What is Urban Agriculture?
Urban agriculture is the practice of cultivating food in a city for consumption and/or distribution to various markets within the urban area. Urban farming uses small plots such as vacant lots, community owned gardens or roof tops for growing fruit, vegetables, herbs, and livestock (if allowable within city-limits).
What Are the Benefits of Urban Agriculture?
- Increases access to fresh foods and improves food security
- Improves the aesthetics of the city by increasing the green spaces
- Increases biodiversity of plants and animals living in a city
- By reducing impervious surfaces, water infiltration increases
- Adds green spaces to reduce greenhouse gases
Examples of Urban Agricultural Practices
Community Garden – is a shared space in a neighborhood where many families grow food. This practice can include school and church gardens.
Street Landscaping – is a landscaped street that includes space for food production. For example, a portable raised bed can replace a parking spot on a street for garden space.
Riparian Forest Garden – is the corridor along an urban stream where a diverse selection of crops can be grown. Good examples of products grown in these areas include fruit or nut trees, small fruit bushes, herbs, and perennial vegetables (including rhubarb or asparagus).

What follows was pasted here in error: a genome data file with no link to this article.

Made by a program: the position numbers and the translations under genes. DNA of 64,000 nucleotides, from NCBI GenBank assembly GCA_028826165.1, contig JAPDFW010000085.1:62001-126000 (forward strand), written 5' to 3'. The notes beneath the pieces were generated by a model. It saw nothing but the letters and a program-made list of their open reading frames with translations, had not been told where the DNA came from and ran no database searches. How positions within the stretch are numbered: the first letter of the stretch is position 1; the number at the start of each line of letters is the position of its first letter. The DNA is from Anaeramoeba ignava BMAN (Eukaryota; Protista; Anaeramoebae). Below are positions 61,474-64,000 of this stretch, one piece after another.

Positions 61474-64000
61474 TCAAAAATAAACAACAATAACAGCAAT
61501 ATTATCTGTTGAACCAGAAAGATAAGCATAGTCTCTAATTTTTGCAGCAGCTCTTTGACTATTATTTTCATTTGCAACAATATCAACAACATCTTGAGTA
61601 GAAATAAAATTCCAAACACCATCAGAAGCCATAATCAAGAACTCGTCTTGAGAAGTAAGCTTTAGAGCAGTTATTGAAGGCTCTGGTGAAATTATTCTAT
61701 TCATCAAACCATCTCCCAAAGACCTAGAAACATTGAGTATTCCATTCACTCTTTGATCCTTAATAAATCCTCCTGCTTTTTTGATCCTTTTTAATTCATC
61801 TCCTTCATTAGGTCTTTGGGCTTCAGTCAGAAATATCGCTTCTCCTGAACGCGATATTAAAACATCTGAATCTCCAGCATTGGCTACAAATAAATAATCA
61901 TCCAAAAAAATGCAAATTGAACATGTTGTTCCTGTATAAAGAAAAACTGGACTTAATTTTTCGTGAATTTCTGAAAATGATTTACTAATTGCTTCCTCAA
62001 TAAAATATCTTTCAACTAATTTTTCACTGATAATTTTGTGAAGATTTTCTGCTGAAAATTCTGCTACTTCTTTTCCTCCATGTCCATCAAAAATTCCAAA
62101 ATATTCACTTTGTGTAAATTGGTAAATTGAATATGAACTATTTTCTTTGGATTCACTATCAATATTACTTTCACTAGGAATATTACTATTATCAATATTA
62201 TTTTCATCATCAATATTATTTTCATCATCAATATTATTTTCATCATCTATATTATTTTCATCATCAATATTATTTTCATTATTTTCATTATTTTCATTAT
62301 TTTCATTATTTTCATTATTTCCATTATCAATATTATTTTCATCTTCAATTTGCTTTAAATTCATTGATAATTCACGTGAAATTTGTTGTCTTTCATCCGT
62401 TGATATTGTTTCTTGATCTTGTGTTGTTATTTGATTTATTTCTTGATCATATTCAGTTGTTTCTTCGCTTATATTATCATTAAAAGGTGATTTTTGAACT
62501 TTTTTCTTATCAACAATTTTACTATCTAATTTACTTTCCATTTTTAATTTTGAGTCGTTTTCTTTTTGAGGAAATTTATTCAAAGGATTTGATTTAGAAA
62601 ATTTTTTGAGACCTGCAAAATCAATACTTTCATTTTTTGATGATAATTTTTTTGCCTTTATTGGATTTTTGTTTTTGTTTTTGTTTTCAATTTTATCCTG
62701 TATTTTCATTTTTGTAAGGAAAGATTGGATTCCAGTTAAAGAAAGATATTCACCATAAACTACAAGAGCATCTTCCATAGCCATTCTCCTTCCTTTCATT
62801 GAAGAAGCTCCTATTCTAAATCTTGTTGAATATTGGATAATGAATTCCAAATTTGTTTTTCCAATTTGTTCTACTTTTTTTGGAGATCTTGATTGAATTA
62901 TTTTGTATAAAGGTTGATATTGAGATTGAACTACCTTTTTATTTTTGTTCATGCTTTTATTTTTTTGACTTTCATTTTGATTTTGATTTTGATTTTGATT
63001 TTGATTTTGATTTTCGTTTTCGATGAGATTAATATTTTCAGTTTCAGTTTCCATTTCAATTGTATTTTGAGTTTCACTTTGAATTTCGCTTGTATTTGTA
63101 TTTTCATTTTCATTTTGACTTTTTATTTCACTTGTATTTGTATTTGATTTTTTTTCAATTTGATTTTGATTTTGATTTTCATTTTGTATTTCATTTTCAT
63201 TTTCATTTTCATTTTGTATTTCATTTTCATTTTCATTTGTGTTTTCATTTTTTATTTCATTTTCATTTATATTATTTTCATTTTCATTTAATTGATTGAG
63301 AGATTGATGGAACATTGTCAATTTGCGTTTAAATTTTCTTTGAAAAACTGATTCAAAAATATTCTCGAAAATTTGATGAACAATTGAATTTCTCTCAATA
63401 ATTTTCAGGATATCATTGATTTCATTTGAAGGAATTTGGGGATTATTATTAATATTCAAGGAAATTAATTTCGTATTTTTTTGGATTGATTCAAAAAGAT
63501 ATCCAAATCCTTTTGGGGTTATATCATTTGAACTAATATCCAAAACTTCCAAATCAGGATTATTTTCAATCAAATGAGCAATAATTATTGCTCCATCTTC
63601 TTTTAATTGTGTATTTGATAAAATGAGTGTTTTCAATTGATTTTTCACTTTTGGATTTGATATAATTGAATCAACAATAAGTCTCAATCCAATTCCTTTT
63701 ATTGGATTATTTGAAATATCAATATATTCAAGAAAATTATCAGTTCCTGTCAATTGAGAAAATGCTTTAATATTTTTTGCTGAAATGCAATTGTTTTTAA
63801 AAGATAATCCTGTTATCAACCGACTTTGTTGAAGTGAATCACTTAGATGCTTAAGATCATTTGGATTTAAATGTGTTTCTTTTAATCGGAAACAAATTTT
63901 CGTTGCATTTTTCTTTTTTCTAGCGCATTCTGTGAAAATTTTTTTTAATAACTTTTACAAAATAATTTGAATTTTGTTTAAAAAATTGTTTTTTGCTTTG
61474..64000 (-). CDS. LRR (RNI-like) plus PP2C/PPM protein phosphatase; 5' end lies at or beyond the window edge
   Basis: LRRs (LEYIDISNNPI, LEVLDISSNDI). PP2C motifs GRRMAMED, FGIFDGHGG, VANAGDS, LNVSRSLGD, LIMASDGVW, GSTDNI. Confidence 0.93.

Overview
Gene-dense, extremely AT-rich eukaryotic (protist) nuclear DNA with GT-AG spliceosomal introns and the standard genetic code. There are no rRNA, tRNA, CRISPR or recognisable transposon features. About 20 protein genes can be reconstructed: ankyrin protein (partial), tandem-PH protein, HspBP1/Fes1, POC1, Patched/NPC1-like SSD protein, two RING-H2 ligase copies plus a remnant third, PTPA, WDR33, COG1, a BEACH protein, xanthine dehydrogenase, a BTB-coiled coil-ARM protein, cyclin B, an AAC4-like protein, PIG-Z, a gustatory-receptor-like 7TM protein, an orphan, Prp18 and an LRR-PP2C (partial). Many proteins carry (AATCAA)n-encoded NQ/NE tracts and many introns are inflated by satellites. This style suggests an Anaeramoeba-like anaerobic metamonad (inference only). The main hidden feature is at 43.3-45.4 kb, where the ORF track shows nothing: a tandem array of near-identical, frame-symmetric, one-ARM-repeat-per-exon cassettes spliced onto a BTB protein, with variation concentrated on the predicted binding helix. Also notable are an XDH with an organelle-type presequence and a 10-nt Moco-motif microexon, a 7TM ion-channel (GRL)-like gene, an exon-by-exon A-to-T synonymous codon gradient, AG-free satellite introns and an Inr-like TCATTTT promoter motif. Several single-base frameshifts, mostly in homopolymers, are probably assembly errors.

Rooftop Garden – is using space on a roof to grow food. Green roofs may help reduce urban heat islands and improve air quality.
Vertical Garden – is grown up a wall on a trellis or out of a wall using attached containers. This type of gardening is often done due to limited growing space.
Urban Beekeeping– is a way to produce an agricultural product – honey! This urban ag practice also helps support pollinator insects and may have benefits for local gardens.
A 10 sq. ft. garden can produce 40 pounds of food per year.
In the United States, food travels about 1,500 miles to get from farm to plate.
54% of land in THE United States is in agricultural production.